Fare winds and following seas my dear friends!
Everyone gathers at Ferry Landing Pier to say goodbye :-(
After the Ferry takes off many jump in the water and swim after them...
...then they stop, wave one last goodbye and swim back to shore!
Being in the military (and sometimes even working for the military) means having to say goodbye to friends on a regular basis. It's our way of life. We don't like it. We don't enjoy it. But we realize that this is the way things roll and we must adapt and overcome.
Saying goodbye is never easy. In the civilian world, where people rarely move and when they do they generally stay put for more then two years (and I really mean generally speaking), you take your time getting to know the people around you. You assess the personalities, the likes and dislikes, the kid's ages, and overall relationships around you and then you begin to form relationships with the people who most fit with your own lifestyle. Nothing wrong with that. Except that it takes a long time to go through that process. Time is something we don't have on our side. Immediate family is something else we don't have. Therefore, we must form bonds very quickly. We learn to embrace the differences in others and learn to trust, and I mean really trust, our neighbors from day one.
To someone in the civilian sector saying goodbye to someone you met a couple of months ago may seem like a simple, ok a little sad, but nothing to write about. To us, particularly here in Guantanamo Bay, saying goodbye is quite an event and you really only have to have known that person a couple of months to have tears flowing into the bay.
Over the last few weeks we have had several friends leave. They were like sisters to us all and we miss them dearly. Each time we celebrated their new adventure by going to the beach or the pool, by taking them to lunch or bringing them dinner. There were several parties, afternoon tea, coffees and finally a toast to bid them farewell as they took the ferry that would eventually take them to the airport.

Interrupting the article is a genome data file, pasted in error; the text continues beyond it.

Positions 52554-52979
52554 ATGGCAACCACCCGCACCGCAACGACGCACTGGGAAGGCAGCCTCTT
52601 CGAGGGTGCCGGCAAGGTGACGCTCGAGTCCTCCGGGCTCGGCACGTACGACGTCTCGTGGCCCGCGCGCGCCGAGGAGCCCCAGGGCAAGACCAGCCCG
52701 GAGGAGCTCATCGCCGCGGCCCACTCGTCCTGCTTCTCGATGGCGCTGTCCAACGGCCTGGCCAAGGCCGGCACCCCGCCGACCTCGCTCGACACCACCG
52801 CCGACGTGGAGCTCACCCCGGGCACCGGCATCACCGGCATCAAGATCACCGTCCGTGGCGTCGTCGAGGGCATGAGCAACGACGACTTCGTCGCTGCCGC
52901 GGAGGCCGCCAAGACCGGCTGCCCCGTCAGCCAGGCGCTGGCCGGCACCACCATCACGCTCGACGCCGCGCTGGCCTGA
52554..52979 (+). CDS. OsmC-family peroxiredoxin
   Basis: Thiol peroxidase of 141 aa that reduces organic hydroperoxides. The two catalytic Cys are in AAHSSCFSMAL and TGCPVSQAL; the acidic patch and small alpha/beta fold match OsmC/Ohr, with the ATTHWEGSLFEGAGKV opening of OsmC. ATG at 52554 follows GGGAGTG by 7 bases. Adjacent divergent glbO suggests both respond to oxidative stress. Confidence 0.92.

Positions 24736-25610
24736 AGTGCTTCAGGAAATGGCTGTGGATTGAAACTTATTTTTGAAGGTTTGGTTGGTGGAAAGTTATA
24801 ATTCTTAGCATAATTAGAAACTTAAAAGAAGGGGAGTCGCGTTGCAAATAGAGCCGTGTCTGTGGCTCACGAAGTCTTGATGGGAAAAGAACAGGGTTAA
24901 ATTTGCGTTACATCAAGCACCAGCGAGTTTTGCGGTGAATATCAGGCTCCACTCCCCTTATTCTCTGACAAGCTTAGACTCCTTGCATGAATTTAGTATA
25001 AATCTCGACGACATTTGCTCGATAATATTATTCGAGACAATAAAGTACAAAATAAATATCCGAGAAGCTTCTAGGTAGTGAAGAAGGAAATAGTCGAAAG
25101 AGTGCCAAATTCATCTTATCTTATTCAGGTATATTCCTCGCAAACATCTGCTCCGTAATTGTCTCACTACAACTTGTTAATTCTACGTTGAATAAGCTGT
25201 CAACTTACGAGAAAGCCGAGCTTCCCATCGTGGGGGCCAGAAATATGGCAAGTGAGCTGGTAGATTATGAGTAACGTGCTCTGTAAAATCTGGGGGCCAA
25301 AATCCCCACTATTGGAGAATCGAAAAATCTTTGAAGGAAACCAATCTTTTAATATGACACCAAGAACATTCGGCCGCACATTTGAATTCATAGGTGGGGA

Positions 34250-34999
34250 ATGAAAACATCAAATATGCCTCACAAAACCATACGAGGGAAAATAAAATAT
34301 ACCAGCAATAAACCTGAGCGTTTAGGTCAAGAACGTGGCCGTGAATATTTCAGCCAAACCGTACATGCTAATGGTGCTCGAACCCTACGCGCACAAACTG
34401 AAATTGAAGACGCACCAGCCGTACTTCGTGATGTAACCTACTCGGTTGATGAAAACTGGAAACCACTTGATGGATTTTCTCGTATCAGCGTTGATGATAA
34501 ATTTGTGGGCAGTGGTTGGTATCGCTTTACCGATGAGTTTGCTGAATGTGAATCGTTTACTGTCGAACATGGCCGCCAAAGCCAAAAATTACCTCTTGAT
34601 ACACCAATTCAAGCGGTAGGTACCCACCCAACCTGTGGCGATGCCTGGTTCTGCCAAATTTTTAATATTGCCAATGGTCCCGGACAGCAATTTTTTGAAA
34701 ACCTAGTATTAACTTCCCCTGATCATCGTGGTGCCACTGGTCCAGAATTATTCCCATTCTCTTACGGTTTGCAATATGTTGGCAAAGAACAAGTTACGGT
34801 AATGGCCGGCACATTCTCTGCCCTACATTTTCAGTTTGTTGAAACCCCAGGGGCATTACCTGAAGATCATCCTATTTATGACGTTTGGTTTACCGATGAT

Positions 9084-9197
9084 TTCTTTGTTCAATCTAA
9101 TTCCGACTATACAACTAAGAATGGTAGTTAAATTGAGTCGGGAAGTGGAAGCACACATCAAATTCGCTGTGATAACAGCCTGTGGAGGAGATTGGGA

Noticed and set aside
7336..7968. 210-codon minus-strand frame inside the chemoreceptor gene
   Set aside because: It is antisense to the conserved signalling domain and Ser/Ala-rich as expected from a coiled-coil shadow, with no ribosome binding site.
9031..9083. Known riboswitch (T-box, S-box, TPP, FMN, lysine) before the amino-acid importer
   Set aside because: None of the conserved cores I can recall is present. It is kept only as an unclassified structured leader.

Today was the last of them, at least for a few weeks. Our good friend and her family left the island and is now headed to another island on the other side of the world (and I mean that literally). She was an avid participant in all my fitness classes, she was a hard-worker, a fun, happy, sweet, beautiful girl. I wish her the best in her new adventure and hope to meet up with her again in the future. I've only known her 6 months but I feel like I've known her for a lifetime. It was hard not to cry when the ferry took off and headed to the other side of the island. It was no different with the others that left before her. Happy for them but really sad to see them go.
I love all my friends. Thankfully, I have the ability to form bonds very quickly and lucky for me, the people I've met and have made a part of my life are amazing, wonderful, and the most awesome people anyone would be lucky to have as
I don't know how we'll ever do this but I do hope someday when we're all beyond the military and child rearing years we meet again somewhere. I can almost see a book coming out of our lives as military spouses, civilian spouses working with the military and as sisters living in Guantanamo Bay!
My advice to everyone, civilian and military, don't wait to meet the people around you. While we may do this out of solidarity, we must also remember that life is too short to waste it trying to figure out people.
Just add smiles and kaboom, instant family!
Until next time,